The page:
It seems we’ve come to a point where the notion of personal responsibility in public life evokes little more than nostalgia among the elderly for a time when there were more operant values – be it in government or the nonprofit sector.  House Speaker Dennis Hastert “accepts responsibility” but sidesteps what appears to be his complicity in covering up the salacious and inappropriate behavior of a colleague, seemingly preferring the partisan maintenance of a Republican majority over the protection of young congressional pages.  Yet for Hastert, accepting responsibility means nothing – it has no cost and serves no purpose; he maintains his position and pays no price! 

In something of a parallel failure of personal responsibility in the nonprofit sector, Louise Bryson maintains the board chair of the J. Paul Getty Trust after its president resigns in disgrace and the California attorney general confirms that that was the right thing for him to have done – financial misdeeds, misjudgments and what some might see as his own sophisticated version of salacious behavior, all on Ms. Bryson’s watch.  Not only is there no substantive mea culpa heard from the board’s officers or members, they even refuse to reveal details of the misdeeds though the broad outlines are known, still keeping the wagons circled in their own variant on partisan protection.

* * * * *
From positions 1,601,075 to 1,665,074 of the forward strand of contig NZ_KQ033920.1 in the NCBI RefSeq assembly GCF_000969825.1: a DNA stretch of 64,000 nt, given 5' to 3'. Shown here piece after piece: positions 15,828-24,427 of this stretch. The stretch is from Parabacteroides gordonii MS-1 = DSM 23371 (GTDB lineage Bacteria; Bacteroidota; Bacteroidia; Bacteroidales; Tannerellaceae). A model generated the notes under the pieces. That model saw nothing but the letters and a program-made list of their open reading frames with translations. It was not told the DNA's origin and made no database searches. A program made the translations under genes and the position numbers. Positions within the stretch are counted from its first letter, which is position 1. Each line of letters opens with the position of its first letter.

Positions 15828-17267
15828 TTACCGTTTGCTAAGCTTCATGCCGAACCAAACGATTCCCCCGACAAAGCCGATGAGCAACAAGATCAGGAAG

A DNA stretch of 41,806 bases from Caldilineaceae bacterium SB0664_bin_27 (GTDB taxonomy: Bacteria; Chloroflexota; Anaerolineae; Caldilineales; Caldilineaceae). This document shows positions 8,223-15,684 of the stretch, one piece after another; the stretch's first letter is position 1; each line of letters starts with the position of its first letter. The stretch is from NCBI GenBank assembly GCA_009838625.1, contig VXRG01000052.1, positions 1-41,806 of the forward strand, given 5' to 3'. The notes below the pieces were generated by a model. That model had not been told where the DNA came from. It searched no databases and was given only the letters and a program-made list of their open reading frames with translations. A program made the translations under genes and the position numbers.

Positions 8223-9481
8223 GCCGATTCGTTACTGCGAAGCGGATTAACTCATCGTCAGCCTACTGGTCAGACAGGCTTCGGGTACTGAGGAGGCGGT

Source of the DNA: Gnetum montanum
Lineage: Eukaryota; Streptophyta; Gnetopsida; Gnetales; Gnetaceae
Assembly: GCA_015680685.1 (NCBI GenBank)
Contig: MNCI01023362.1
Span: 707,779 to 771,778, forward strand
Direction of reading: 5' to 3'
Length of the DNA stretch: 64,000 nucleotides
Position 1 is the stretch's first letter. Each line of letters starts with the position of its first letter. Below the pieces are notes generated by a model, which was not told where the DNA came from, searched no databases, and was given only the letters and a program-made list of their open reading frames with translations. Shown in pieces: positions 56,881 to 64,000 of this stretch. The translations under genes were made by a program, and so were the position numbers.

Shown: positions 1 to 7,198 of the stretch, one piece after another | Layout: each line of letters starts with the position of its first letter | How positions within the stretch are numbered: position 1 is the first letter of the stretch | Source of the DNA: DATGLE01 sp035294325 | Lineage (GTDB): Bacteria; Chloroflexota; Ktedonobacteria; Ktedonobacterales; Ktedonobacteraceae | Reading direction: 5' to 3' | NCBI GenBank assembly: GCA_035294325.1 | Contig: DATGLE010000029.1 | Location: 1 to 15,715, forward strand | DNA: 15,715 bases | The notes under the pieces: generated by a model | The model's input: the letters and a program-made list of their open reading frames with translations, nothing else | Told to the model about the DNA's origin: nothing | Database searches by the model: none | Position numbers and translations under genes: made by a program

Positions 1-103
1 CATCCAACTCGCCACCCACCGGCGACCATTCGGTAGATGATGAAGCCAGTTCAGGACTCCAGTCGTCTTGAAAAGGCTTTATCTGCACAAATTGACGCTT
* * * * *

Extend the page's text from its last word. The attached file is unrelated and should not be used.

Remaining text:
And the Getty folks are not alone in the nonprofit sector.  The charitable community may not approach the soulless depths of politicians, but I fear we have the potential to spiral further down.  The public officials who brought the world the Iraq debacle model the worst by continuing to try to lie their way out of personal responsibility for that human, political and economic catastrophe.  Yet, with increasing public attention to the real and perceived abuses of charitable privilege by hospitals, philanthropies, disaster relief groups, religious organizations and others, unless nonprofit and foundation leaders are more willing to speak the truth about their own mistakes and those of their colleagues, we may soon find ourselves swirling around in just such a flushing vortex. 

To maintain the public trust and confidence, the nonprofit sector must be accountable for – and beyond – what laws and regulations require (as a resource, see Independent Sector).  That necessitates personal responsibility by volunteers, staff and especially the board.  When we fail to meet basic standards of vigilance and due diligence, of conduct, when we fail to behave ethically, it is appropriate to feel embarrassment, and it is appropriate also to act on that feeling, to make it manifest and real.  A failure of responsibility must have consequences or it is a sham. 

To pull a facile Hastert is to continue to fail the public whose stewardship we are to serve as nonprofit volunteers, staff or board – or as public officials.  Accountability, woefully, sometimes requires shame – and shame requires action.